Dangerous Practices Compensation Claims
If you have sustained injuries because of your employer’s neglect for legal health and safety regulations, then you may be able to make a claim for compensation. The compensation received will depend upon the injuries sustained, their affect on your life, and the level of negligence on the employer’s part.
At the very least, it is likely that your accident will have resulted in significant pain, inconvenience and time off from work; which can lead to a substantial loss of income. In more serious cases, injuries can have lasting consequences and may even render the victim unable to work in the same role again. In situations like these, it pays to get an expert personal injury solicitor involved as quickly as possible. A successful claim can help to reimburse you for your lost earnings and it can pay towards improved medical care which could help you to return to work.
If you instruct us to proceed with your dangerous practices claim on your behalf, we will collate all of the required evidence and documentation to substantiate your claim. We will manage the entire process whilst providing expert support and advice throughout, doing all the hard work so that you don’t have to.
At Asons Solicitors, we’ve dealt with a variety dangerous practices compensation claims, so we understand how hard it can be for sufferers to take this important and decisive step. The law protects those who come forward to claim compensation, so if you fear for your job security, do not be put off from making a claim. If your employer has been negligent in their duty to provide a safe working environment for you, and you have suffered as a result, compensation is the lawful way for them to make amends.
I think I may be affected, what should I do?
If you have suffered an injury due to employer neglect, then you should contact Asons Solicitors today. We can arrange for you to see a specialist who will be able to determine the best course of treatment, whilst detailing the true extent of your injuries for our records. We can then begin building your claim for dangerous practices compensation.
After consulting with us, you should also notify your current employer. You should speak to them to ensure that your injury can be accommodated, whilst ensuring that appropriate safeguards and measures are put into place to prevent other staff members and colleagues from becoming victims of the same accident that you were involved in.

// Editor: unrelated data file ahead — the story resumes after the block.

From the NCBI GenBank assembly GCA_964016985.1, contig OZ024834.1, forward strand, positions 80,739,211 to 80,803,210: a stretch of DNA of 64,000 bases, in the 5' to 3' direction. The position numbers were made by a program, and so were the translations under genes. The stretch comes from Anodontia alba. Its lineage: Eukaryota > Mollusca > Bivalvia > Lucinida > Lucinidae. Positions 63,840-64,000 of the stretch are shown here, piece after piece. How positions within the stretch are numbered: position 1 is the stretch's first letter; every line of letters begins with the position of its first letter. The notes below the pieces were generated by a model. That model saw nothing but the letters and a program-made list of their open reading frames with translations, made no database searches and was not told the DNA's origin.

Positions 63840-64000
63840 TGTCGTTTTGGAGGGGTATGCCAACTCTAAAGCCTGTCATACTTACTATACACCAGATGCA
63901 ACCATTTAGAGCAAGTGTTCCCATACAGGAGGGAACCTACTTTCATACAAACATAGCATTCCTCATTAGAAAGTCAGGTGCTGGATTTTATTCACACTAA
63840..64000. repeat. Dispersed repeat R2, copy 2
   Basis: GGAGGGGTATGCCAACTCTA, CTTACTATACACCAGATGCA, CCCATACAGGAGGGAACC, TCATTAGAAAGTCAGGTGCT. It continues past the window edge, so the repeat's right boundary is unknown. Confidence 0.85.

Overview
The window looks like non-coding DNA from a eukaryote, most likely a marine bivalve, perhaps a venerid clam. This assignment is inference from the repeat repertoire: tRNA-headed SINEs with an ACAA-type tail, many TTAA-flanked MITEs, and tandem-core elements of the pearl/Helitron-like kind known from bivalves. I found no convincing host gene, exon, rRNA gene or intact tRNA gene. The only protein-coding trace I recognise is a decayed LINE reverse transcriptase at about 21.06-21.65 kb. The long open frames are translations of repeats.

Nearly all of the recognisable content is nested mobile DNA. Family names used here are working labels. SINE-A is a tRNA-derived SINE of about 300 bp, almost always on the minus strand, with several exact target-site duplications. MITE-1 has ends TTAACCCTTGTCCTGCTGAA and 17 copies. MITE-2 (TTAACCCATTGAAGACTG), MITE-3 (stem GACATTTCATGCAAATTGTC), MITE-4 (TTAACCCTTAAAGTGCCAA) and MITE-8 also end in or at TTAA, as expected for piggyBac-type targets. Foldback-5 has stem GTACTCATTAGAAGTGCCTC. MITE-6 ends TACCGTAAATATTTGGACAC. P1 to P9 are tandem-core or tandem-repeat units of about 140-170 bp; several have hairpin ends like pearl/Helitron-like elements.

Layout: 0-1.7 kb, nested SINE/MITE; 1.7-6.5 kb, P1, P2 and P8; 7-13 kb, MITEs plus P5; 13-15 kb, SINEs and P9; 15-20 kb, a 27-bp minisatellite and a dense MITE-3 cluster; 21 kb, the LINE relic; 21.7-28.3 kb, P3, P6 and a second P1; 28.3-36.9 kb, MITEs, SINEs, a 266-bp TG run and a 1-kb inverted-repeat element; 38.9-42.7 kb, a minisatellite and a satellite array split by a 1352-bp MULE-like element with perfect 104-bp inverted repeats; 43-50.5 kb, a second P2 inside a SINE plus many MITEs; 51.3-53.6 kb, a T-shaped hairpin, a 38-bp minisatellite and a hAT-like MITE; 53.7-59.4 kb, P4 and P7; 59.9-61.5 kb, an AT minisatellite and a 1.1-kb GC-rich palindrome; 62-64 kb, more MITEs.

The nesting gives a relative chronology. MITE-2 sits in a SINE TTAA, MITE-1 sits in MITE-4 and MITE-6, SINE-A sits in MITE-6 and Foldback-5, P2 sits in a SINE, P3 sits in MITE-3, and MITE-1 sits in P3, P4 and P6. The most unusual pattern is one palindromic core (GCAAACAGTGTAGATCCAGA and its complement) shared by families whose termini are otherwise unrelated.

Hazards In The Workplace Resources
Our comprehensive guide to the problem of accidents sustained at work, called Workplace Accidents – The Occupational Hazard, details all types of common claims from falls to electric shocks to hearing loss, alongside remarkable statistics on their occurrence.
The Health & Safety Executive (HSE) provides plenty of helpful information for both employers and victims of dangerous practices and employer neglect. It provides brochures and printed material for use in the work place as well as guides and checklists for ensuring employee safety. It also includes directions to other support groups that deal with specific injuries so you may find added support and information there.
Other sources that may be useful include:
The Advisory, Conciliation and Arbitration Service (Acas) – Provide free, confidential and impartial advice about employment rights issues.
Citizens Advice Bureau – Offers free, independent and confidential advice.
Directgov – Information about Employers’ Health and Safety Responsibilities.
Trades Union Congress (TUC) – Learn about Trade Unions and how you can join.
We pride ourselves on our provision of first-class legal advice and support. Our team of expert solicitors have a wealth of expertise, and knowledge, that you will be hard-pressed to find elsewhere. For free, expert advice on pursuing a hazards in the workplace claim, speak to us today.